Self-promotion: I had a story over at the Wall Street Journal‘s Scene Asia blog on Tuesday about Bangkok’s new Hansar Hotel. It’s called “No. 1, Naturally.”
Just briefly: Here’s a story I did for GlobalPost about Chuvit Kamolvisit, whose campaign posters are surely familiar to Bangkok residents.
In an interview, the former “King of Commercial Sex” discussed not just his fight against corruption, but he also touched on Abhisit, Thaksin, Yingluck, and more.
The BBC has this story today:
Investigators in Thailand have reversed an earlier finding into the killing of a Reuters cameraman during red-shirt anti government protests last April.
Officials from the Department of Special Investigations (DSI) now say Hiro Muramoto was shot by an AK47, a gun not used by Thai soldiers.
An earlier leaked report blamed the military for shooting the cameraman.
Critics say the investigations into how 89 people died in last year’s protests have been hurt by interference.
Hiro Muramoto, a Japanese cameraman working for Reuters, was killed on 10 April last year.
Thai soldiers were trying to clear many thousands of anti-government protesters, known as red-shirts, from the streets of Bangkok.
They failed – five soldiers died in the attempt and 20 civilians.
Mr Muramoto died from a bullet through his chest.
An earlier finding by the DSI had concluded this was fired by an M16 from an army-held position that night. Witnesses from the scene agreed.
The military was unhappy with that finding and army sources have told reporters that a military officer was assigned to help the DSI’s investigation.
Photo: Reuters via BBC.
I have a story in today’s Wall Street Journal about Gaggan, a new Indian molecular gastronomy restaurant here in Bangkok. The piece is online and also appears in print in today’s Asia edition.
Just for kicks: Here’s a lighthearted CNNGo story I wrote recently. It’s called “8 things you might not know about Pantip Plaza.”
From the intro:
Pantip Plaza is Bangkok’s most infamous IT-related shopping center. Located in a drab, five-story building on Petchaburi Road, it houses hundreds of shops selling computer hardware, software –- both pirated and legit — accessories and other tech-related gadgets.
Nearly every Bangkok resident, not to mention tech-loving tourists who have done even a tiny bit of research, knows that if you need new gear for cheap, go to Pantip. But while the shopping center is well-known to many, the fluorescent and neon-lit space still holds a few surprises.
Here are some of Pantip Plaza’s lesser-known qualities.
And one of my favorite tidbits:
8. Pantip is featured in the chorus of a popular Thai rock song
Several years ago, Thai band Loso — as in, the opposite of “high so,” or “high society” — recorded a popular tune called “Pantip.” In the chorus, the singer says he’ll go shopping with his girlfriend anywhere in Bangkok — except Pantip, since an ex-girlfriend works there.
Check out the video above. An english translation of the lyrics can be found at www.ethaimusic.com.
RSS readers: If the embedded video doesn’t show up here, you can find it on YouTube.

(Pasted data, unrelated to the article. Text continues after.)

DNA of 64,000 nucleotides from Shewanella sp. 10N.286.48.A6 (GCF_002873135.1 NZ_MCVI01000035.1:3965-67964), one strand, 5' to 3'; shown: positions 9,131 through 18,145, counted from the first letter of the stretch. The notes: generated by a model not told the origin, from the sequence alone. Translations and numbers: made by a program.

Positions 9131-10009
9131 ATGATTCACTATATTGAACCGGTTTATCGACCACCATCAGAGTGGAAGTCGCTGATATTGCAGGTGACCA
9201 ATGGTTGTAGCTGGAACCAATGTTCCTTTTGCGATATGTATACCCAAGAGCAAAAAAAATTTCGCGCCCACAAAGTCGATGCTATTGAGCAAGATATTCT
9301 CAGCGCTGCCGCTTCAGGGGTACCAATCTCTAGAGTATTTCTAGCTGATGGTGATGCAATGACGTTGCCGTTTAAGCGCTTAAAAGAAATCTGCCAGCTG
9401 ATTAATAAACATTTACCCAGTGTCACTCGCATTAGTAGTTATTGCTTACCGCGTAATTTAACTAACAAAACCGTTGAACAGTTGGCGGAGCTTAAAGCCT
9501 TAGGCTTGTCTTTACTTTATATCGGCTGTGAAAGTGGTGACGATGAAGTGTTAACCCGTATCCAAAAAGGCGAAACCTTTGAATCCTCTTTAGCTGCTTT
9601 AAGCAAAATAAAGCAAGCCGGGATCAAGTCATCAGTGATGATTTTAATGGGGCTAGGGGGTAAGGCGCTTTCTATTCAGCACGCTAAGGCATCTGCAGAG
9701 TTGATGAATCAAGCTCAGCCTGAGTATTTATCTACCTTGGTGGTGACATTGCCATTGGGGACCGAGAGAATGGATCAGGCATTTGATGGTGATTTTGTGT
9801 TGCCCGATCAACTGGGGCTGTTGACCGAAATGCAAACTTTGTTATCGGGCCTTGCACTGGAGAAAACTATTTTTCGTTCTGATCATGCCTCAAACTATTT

I’ve got a new story in the global edition of the Chronicle of Higher Education. The headline is “A Singapore University Plans Its First Residential Colleges.”
Here’s how it starts:
Many of the world’s leading Western universities are reaching out to the East, setting up campuses and forging relationships in Asia. But one renowned Asian university is looking to the West for inspiration as it builds four residential colleges using a North American and British hybrid model.
The flagship National University of Singapore will kick off a phased opening of the city-state’s first residential colleges in August 2011. It is a unique arrangement in a place where many students live at home, and those who do stay on the campus are ensconced in dormitories. The project, known as University Town, will eventually house some 4,100 students in the four colleges and a graduate residence.
The awards, which were given out last month, go to freelance cameramen and camerawomen.
Roger captured some compelling footage for the Wall Street Journal during the Red Shirt protests last spring.
This WSJ video, embedded below, contains some of his work.
I also suggest checking out this BBC story and accompanying video, in which Roger discusses covering the events.
Cool Tools: Hands-Free Phone-Interview Setup:
It’s a serious issue in contemporary journalism: how do you record phone interviews while using a headset?
Related Newley.com post: Some thoughts on audio recorders.
BANGKOK–Criticism over Thailand’s efforts to curb political debate online is mounting as the government restricts thousands of websites following deadly protest clashes earlier this year.
Thai authorities say they have blocked at least 40,000 Web pages this year, according to the government’s Ministry of Information and Communication Technology, which monitors the Internet. Free-speech activists say authorities are blocking at least 110,000 sites, based on government disclosures and spot checks online.”
The piece also includes this video featuring an interview with PM Abhisit Vejjajiva:
Related Newley.com post here.
Given my previous dispatches pointing out interesting tidbits from the Bangkok Post, I would be remiss if I failed to note that yesterday’s edition featured 3D images. E&P explains here. ((Related (kind of): On the Media‘s excellent episode, from July 16, about the future of newspapers.))
Yesterday was the Post‘s 64th anniversary, and the paper was delivered with accompanying 3D glasses affixed to a special outer advertising supplement. 3D photos were used in the supplement as well as throughout the paper itself.
Here’s a cell phone pic:
So how did the 3D effect work? It seemed, well, fine to me — though I must say that I have never seen a newspaper in 3D, so I have nothing to which I can compare the experience.